FILE PHOTO: U.S. President Joe Biden delivers remarks on the May jobs report after U.S. employers boosted hiring amid the easing coronavirus disease (COVID-19) pandemic, at the Rehoboth Beach Convention Center in Rehoboth Beach, Delaware, U.S., June 4, 2021. REUTERS/Kevin Lamarque
By Guy Faulconbridge
June 7, 2021
LONDON (Reuters) -U.S. President Joe Biden will warn British Prime Minister Boris Johnson not to renege on the Northern Ireland Brexit deal when they meet for the first time at the G7 summit this week, The Times reported on Monday, citing unidentified sources.
Preserving the delicate peace in Northern Ireland without allowing the United Kingdom a back door into the European Union's markets through the 310-mile (500 km) Irish land border was one of the most difficult issues of the Brexit divorce.
The British-run region remains deeply split along sectarian lines 23 years after a peace deal brokered by the United States largely ended three decades of bloodshed. Many Catholic nationalists aspire to unification with Ireland while Protestant unionists want to stay part of the United Kingdom.
The EU and Britain tried to solve the border riddle with the Northern Ireland Protocol of the Brexit agreement, which keeps the province in both the United Kingdom's customs territory and the EU's single market.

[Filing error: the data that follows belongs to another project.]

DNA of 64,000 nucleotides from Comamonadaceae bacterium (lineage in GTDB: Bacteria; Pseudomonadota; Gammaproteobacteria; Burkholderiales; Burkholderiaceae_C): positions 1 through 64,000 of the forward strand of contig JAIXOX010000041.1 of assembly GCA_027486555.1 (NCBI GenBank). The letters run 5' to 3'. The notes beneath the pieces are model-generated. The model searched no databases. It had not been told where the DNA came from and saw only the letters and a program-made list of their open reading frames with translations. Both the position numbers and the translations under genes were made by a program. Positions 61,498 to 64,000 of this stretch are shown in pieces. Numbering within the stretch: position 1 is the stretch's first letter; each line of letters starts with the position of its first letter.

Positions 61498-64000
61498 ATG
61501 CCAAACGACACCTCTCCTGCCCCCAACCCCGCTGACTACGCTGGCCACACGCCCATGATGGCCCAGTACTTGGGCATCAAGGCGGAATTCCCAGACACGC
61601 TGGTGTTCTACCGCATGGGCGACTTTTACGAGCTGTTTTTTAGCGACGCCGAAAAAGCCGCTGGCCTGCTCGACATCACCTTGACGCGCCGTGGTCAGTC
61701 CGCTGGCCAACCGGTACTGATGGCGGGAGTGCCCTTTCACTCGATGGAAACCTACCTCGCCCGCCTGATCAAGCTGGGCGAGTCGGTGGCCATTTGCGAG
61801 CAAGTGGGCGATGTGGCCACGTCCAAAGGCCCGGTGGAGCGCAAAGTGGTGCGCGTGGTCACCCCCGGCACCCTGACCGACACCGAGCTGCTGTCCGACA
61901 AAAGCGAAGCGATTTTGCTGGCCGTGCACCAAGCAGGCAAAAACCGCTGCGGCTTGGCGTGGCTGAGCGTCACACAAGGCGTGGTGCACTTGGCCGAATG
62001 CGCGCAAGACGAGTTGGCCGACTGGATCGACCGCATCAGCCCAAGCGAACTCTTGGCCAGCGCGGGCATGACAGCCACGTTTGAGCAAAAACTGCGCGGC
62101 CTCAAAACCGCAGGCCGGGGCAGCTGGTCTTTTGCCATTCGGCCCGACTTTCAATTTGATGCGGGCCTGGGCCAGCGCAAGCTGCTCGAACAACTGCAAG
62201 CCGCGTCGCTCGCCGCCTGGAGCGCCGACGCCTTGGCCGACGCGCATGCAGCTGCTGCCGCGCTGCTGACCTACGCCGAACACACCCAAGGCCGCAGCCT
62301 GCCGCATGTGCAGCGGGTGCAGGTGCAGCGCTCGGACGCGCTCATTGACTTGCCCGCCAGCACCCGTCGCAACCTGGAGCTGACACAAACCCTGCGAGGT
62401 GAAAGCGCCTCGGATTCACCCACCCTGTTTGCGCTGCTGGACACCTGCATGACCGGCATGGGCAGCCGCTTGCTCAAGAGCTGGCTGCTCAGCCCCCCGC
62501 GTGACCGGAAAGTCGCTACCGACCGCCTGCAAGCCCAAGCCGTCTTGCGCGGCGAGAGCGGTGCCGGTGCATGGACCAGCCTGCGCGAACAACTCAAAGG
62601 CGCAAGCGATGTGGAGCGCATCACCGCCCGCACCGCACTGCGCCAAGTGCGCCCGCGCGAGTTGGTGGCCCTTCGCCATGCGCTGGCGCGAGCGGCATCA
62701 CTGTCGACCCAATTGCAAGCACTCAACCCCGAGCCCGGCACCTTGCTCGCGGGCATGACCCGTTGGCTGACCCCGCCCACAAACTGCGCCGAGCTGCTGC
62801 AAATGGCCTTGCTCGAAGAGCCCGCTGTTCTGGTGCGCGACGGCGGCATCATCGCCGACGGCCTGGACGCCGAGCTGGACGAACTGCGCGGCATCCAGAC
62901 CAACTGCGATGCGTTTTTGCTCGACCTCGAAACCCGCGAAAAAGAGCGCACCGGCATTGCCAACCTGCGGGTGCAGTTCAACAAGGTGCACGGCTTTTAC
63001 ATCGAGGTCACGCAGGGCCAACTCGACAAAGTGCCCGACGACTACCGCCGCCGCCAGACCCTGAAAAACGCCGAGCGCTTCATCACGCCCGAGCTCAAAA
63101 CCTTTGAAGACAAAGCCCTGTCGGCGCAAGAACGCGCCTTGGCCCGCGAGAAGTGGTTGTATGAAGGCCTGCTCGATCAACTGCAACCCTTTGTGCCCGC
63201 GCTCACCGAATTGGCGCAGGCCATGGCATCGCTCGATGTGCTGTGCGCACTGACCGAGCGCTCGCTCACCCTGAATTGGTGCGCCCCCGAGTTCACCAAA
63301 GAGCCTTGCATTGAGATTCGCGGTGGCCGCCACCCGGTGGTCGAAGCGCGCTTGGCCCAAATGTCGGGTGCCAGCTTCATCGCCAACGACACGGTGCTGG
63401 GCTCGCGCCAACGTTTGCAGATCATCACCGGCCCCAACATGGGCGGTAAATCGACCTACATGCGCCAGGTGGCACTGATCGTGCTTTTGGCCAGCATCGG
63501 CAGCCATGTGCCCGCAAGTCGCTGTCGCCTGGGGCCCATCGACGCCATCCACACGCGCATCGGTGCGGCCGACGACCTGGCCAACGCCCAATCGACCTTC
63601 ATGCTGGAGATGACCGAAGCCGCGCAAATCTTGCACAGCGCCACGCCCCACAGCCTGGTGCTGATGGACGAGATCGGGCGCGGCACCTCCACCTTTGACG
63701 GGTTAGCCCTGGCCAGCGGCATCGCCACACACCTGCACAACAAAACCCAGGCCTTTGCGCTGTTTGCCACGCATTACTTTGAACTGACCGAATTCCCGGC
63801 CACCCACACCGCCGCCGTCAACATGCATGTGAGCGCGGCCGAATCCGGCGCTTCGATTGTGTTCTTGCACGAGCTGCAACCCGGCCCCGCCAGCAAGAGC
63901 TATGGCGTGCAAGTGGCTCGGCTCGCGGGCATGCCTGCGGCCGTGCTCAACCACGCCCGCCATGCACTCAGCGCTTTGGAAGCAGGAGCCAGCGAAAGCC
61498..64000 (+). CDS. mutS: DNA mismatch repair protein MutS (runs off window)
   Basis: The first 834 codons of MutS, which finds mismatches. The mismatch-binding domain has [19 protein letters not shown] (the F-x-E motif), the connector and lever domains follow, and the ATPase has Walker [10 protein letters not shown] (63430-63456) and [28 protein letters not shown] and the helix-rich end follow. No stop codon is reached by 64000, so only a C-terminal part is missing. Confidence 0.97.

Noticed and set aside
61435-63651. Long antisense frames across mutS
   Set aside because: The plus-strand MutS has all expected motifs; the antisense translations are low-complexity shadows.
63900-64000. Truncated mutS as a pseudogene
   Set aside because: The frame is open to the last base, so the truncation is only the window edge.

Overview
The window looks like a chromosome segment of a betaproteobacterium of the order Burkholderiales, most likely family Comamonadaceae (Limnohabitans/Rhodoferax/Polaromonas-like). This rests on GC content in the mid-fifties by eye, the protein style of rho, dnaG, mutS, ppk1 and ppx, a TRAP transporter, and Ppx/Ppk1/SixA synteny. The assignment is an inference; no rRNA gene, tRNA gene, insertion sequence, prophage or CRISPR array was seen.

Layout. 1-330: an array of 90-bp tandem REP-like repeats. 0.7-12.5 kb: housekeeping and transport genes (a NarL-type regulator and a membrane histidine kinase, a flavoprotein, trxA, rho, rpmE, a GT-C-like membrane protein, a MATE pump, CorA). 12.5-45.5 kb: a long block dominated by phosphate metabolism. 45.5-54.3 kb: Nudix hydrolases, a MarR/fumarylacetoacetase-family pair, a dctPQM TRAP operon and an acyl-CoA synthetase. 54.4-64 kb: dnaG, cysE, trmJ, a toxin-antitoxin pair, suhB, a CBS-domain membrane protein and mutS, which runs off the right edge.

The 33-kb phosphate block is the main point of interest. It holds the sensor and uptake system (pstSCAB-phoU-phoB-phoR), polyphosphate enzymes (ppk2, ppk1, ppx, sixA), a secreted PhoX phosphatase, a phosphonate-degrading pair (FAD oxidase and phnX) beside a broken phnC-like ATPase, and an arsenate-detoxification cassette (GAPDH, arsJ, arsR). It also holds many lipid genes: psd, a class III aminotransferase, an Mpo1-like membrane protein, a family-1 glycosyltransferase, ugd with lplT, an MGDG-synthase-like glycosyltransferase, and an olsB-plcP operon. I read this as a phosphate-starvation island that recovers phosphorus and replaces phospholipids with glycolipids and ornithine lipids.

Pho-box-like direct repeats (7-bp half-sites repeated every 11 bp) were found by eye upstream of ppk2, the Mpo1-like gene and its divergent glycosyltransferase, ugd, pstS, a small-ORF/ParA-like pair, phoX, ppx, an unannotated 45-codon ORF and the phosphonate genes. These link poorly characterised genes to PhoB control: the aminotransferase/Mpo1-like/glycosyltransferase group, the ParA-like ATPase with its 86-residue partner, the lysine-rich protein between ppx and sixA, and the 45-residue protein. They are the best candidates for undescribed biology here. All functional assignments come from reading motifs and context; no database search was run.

But unionists say it contravenes the 1998 peace deal and London has said the Protocol is unsustainable in its current form after supplies of everyday goods to Northern Ireland were disrupted.
Biden, who is proud of his Irish heritage, will use a meeting with Johnson on Thursday to explicitly express U.S. support for the Protocol. He will also warn that the prospects of a U.S. trade deal with the United Kingdom will be damaged if the situation remains unresolved, The Times said.
Biden will also make clear to the European Union that he expects it to stop being "bureaucratic" and adopt a more flexible approach to the implementation of the agreement, The paper said.
David Frost, Johnson's Brexit negotiator, is seeking to resolve the issues over the Brexit deal but the situation on the ground in terms of trade is "very difficult", Lucy Frazer, a government minister as Solicitor General for England and Wales, told Sky News.